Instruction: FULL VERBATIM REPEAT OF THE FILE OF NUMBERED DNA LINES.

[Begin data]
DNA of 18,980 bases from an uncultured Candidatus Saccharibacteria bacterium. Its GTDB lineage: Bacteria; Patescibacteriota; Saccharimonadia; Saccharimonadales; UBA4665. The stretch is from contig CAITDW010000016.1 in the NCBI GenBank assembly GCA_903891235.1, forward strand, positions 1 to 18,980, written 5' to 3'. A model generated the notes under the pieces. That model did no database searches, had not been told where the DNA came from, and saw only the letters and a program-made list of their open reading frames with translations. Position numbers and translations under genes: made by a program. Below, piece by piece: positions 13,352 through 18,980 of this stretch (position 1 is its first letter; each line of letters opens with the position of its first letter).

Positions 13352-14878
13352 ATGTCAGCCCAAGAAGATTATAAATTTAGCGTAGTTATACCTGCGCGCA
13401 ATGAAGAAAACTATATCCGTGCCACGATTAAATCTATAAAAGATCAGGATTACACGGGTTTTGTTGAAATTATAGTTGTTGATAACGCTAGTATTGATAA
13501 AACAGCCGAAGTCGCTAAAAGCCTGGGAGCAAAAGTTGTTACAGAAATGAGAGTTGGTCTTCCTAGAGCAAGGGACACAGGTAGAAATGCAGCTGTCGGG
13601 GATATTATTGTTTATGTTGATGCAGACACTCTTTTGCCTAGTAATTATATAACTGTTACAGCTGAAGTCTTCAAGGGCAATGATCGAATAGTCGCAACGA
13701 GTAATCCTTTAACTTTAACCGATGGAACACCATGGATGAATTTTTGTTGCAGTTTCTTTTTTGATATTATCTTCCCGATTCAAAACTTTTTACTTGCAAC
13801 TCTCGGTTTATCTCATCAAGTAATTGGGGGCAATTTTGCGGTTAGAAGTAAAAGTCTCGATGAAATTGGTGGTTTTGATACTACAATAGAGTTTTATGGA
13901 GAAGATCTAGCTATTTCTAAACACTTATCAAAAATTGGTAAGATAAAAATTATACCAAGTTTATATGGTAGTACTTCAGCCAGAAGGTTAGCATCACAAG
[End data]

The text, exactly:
DNA of 18,980 bases from an uncultured Candidatus Saccharibacteria bacterium. Its GTDB lineage: Bacteria; Patescibacteriota; Saccharimonadia; Saccharimonadales; UBA4665. The stretch is from contig CAITDW010000016.1 in the NCBI GenBank assembly GCA_903891235.1, forward strand, positions 1 to 18,980, written 5' to 3'. A model generated the notes under the pieces. That model did no database searches, had not been told where the DNA came from, and saw only the letters and a program-made list of their open reading frames with translations. Position numbers and translations under genes: made by a program. Below, piece by piece: positions 13,352 through 18,980 of this stretch (position 1 is its first letter; each line of letters opens with the position of its first letter).

Positions 13352-14878
13352 ATGTCAGCCCAAGAAGATTATAAATTTAGCGTAGTTATACCTGCGCGCA
13401 ATGAAGAAAACTATATCCGTGCCACGATTAAATCTATAAAAGATCAGGATTACACGGGTTTTGTTGAAATTATAGTTGTTGATAACGCTAGTATTGATAA
13501 AACAGCCGAAGTCGCTAAAAGCCTGGGAGCAAAAGTTGTTACAGAAATGAGAGTTGGTCTTCCTAGAGCAAGGGACACAGGTAGAAATGCAGCTGTCGGG
13601 GATATTATTGTTTATGTTGATGCAGACACTCTTTTGCCTAGTAATTATATAACTGTTACAGCTGAAGTCTTCAAGGGCAATGATCGAATAGTCGCAACGA
13701 GTAATCCTTTAACTTTAACCGATGGAACACCATGGATGAATTTTTGTTGCAGTTTCTTTTTTGATATTATCTTCCCGATTCAAAACTTTTTACTTGCAAC
13801 TCTCGGTTTATCTCATCAAGTAATTGGGGGCAATTTTGCGGTTAGAAGTAAAAGTCTCGATGAAATTGGTGGTTTTGATACTACAATAGAGTTTTATGGA
13901 GAAGATCTAGCTATTTCTAAACACTTATCAAAAATTGGTAAGATAAAAATTATACCAAGTTTATATGGTAGTACTTCAGCCAGAAGGTTAGCATCACAAG